American photographer Peter Augustus has created a series of images that may change how you look at processed food and help you resist the siren call of snacking. Important images for the Middle East, where fast-food is one of the leading commercial growth sectors with junk-food-mad consumers ballooning apace with corporate profits.
The most spectacular Islamic religious architecture and interior design is something few westerners have experienced. Mohammed Reza Domiri changes that, at least a bit, with extraordinary photography. Using an extreme wide-angle lens, the young Iranian unveils a world of color, geometry, and beauty we can only dream of.
In an attempt to ‘greenify’ the UAE’s Western Region desert, (some claim in the hope of creating a milder micro-climate in the UAE) more than 100 million trees have been planted, often as buffer zones like the one depicted, and irrigated, mostly, with precious groundwater.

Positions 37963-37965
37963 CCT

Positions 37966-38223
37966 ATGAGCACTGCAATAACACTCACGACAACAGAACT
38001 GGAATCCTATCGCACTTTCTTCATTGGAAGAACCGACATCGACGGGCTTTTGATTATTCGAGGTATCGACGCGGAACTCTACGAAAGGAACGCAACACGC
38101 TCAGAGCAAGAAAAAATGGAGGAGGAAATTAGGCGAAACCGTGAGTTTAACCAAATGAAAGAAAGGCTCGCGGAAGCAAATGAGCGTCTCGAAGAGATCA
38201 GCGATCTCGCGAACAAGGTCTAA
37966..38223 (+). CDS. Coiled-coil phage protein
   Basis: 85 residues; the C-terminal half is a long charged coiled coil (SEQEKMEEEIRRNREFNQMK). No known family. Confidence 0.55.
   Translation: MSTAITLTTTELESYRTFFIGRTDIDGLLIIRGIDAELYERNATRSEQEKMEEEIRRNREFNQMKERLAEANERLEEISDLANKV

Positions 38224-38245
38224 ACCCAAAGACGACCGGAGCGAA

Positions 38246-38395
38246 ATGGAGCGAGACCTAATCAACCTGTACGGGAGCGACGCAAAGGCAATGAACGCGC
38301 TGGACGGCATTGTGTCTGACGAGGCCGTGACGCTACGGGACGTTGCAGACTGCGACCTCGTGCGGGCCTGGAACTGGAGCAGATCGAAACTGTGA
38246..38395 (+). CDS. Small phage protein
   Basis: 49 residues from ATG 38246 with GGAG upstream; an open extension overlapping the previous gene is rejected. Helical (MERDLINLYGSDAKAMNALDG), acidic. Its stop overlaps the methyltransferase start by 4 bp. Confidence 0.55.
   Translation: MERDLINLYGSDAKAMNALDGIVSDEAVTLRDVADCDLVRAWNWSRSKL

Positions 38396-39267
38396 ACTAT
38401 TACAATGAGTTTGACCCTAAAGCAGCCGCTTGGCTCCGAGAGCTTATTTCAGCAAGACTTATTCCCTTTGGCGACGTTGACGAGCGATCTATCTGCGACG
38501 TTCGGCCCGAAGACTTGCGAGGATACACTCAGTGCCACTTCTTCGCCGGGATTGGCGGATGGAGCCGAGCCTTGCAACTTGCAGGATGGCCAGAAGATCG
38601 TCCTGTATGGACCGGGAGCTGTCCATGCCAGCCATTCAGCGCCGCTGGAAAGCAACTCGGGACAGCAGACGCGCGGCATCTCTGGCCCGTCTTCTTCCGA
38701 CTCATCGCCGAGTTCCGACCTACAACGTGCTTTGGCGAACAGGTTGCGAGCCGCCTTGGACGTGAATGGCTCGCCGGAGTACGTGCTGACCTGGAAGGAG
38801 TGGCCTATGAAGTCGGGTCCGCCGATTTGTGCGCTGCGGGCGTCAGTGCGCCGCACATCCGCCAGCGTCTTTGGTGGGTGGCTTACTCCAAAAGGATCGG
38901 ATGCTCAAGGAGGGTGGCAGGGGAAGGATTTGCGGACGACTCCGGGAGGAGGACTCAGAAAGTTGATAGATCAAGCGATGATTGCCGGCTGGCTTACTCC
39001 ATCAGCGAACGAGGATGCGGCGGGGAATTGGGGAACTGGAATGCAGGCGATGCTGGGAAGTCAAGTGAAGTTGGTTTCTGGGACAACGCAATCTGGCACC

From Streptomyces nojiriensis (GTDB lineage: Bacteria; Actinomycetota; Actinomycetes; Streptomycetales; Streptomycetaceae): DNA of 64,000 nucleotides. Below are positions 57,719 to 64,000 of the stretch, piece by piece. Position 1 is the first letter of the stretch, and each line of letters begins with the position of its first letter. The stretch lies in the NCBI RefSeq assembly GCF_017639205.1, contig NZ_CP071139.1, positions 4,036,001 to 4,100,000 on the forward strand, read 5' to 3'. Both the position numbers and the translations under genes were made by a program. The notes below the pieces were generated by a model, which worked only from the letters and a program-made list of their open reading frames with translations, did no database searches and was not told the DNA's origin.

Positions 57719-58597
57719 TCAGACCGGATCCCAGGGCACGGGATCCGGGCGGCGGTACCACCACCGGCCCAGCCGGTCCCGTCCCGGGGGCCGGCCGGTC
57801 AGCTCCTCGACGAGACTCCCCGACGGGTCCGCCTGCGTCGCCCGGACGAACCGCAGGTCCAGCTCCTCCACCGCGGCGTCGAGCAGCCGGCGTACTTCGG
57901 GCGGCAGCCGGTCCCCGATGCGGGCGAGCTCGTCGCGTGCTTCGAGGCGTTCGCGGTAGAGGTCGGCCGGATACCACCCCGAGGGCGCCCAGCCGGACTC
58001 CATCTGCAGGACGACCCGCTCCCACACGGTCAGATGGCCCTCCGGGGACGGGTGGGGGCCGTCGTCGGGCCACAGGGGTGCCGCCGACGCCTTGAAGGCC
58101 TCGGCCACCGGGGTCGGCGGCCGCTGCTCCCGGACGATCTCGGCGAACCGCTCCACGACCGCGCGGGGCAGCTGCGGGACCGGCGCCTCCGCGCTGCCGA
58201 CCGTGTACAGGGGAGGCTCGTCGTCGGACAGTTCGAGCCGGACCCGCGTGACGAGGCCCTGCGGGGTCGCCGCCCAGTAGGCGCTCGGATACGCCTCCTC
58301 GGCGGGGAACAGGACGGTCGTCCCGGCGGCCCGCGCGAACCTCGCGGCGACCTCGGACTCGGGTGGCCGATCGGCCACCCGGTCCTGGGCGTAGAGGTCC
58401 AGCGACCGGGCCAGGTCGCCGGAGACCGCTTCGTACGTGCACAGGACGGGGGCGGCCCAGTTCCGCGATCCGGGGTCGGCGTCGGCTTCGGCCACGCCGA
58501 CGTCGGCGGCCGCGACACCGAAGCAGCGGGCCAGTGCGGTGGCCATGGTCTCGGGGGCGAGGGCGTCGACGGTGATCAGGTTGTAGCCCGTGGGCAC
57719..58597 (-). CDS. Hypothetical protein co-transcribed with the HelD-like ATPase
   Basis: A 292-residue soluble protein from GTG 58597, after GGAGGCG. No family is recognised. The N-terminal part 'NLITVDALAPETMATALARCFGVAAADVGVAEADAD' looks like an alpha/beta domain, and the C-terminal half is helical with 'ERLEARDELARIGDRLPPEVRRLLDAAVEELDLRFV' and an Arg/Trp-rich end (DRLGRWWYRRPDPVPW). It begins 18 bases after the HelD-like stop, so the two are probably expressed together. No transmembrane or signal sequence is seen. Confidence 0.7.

Many environmentally aware people from the global middle and upper class choose off-grid living, though that lifestyle is usually supplemented with solar panels and other accoutrements. But for the 1,300 Palestinians who call Masafer Yatta home, living with almost nothing is no longer a choice.
Continuing the theme of mysterious abandoned developments, the identity of this one is better known than the desert lakes I featured in my previous two posts.
British photographer Mishka Henner has produced some disturbing aerial images of cattle feedlots in Texas, composed of hundreds of high-resolution satellite images stitched together into large format prints. This could be the final push to put me off meat.
In my last post I described how I had discovered the remains of a defunct development known as the ‘Arabian Canal’ in the desert some 30km outside Dubai. This time I’m featuring one of these remaining waterways which is still, mysteriously, flooded, despite having been abandoned some 4 years ago.
In my last post I featured a photograph of an unused structure out in the desert near Dubai, a concrete amphitheatre. It turns out there was more to explore.
There is something so haunting about desert landscapes, and much as we love our own in the Middle East region, we are blown away by China’s desert scenes depicted through Shi Shaoping’s “The Eggs” art installation.
Israeli photographer Gabi Menashe loves outdated artifacts so much, he takes them apart, “one bolt, spring, button at a time,” and then artfully assembles the pieces for photographs published on his website Taking Apart.